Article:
Old 02-07-2018, 07:42 AM
 
12,425 posts, read 14,553,508 times
Reputation: 14122
Quote:
Originally Posted by westcoastforme View Post
The process of embalming seems kind of "barbaric". I'm thinking when the time comes we will have a closed casket for mom. Cheaper too.


What say you?
I wouldn't want the last time someone sees me to be when I'm lying there dead...but then, I wouldn't want a funeral either.
I've checked it out and where I live the cheapest route to go is cremation.
Reply With Quote Quick reply to this message
 
Old 02-07-2018, 07:52 AM
 
Location: Kansas
19,189 posts, read 14,062,995 times
Reputation: 18141
I never understood why they did this is the first place. Seems to contradict "RIP". That was not Grandpa and Grandma. I favor either cremation and/or graveside services as closure for loved ones. I would make the choice that would give me peace unless the individual had specific demands as to how they wanted to close out.
Reply With Quote Quick reply to this message
 
Old 02-07-2018, 09:32 AM
 
Location: Brentwood, Tennessee
39,046 posts, read 37,675,762 times
Reputation: 73661
We recently had a closed casket for my mom. But she had gotten unexpectedly ill and had a horrible time in the hospital. I did not want that to be the last time my father saw her.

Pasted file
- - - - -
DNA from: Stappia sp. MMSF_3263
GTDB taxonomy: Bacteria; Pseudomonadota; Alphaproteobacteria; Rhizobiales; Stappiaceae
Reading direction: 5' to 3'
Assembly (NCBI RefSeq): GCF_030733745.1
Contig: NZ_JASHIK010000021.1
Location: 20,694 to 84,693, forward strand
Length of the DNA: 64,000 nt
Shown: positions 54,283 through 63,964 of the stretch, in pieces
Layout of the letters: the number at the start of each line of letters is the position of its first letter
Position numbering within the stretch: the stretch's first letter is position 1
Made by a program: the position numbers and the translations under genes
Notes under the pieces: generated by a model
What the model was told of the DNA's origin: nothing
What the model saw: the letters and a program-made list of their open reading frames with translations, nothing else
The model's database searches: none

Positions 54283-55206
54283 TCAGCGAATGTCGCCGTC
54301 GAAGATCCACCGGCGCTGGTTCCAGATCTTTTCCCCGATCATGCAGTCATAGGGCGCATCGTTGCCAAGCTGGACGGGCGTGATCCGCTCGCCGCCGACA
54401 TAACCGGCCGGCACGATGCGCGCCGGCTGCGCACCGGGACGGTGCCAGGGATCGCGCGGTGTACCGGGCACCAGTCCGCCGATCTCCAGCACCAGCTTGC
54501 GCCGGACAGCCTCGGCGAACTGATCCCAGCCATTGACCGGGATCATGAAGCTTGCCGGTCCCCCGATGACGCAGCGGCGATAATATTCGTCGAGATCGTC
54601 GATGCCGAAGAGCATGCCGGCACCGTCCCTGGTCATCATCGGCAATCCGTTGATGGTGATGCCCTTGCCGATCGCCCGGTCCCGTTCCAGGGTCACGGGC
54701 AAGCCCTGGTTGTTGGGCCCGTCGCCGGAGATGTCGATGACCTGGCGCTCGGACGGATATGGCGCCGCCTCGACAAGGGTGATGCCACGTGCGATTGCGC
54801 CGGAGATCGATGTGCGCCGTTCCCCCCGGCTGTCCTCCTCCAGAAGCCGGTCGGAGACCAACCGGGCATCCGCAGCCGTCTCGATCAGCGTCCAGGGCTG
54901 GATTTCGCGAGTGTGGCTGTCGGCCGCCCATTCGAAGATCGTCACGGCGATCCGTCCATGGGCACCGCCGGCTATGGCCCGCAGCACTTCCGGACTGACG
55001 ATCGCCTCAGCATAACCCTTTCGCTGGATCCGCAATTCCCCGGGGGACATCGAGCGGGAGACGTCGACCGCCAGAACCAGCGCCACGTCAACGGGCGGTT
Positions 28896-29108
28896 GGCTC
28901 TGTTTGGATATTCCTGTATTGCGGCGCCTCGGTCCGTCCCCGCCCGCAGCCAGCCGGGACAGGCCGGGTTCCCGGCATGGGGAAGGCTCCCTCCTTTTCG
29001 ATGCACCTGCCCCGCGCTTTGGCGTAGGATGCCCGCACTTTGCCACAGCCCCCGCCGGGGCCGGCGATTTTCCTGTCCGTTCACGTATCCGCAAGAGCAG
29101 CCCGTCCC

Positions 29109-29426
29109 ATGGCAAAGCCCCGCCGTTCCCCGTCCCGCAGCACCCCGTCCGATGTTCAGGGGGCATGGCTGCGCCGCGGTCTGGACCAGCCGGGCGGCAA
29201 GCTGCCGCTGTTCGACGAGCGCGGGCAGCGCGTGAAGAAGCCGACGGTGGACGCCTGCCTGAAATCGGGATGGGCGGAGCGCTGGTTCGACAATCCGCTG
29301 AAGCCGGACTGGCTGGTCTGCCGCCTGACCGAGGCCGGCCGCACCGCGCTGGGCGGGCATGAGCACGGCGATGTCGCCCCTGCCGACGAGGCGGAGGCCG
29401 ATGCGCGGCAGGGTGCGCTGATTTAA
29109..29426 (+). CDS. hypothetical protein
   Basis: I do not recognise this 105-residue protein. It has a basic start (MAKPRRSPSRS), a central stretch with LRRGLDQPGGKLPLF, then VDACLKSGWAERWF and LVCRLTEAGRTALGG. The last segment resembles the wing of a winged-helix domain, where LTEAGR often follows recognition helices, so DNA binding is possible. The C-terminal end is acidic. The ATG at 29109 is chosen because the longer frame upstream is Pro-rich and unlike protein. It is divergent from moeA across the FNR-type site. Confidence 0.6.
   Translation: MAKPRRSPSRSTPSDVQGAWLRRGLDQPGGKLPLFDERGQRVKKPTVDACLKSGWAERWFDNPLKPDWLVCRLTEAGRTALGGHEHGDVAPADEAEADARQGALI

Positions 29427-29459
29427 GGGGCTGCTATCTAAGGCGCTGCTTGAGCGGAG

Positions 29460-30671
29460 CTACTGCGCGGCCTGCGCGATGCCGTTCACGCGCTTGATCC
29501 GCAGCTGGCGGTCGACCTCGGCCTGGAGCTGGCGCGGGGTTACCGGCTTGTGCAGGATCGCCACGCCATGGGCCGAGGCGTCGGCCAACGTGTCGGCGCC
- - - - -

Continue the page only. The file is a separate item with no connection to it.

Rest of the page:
The last few funerals I went to, the deceased did not even look like themselves, so the viewing was an even more disappointing and sad experience.

The other factor, for me, is that, around here at least, the closing of the casket during the funeral is a very dramatic and sometimes traumatic moment for family members, especially if they do that thing where they close a curtain to give privacy, but you can still hear them sobbing as the casket lid is lowered.

It's a VERY personal preference. Some people may need that moment of closure. I did not want it.
Reply With Quote Quick reply to this message
 
Old 02-07-2018, 09:41 AM
 
Location: Virginia
3,462 posts, read 1,642,859 times
Reputation: 9263
Quote:
Originally Posted by westcoastforme View Post
The process of embalming seems kind of "barbaric". I'm thinking when the time comes we will have a closed casket for mom. Cheaper too.


What say you?
Actually, you can still have an open casket without embalming. My sister passed away a little over a month ago and was cremated. However, before the cremation, my nieces and nephew got to spend a little personal time with her, and she had not been embalmed. My youngest niece said she looked fine (she was worried beforehand) and quite peaceful. It was about 5 days after her death as well.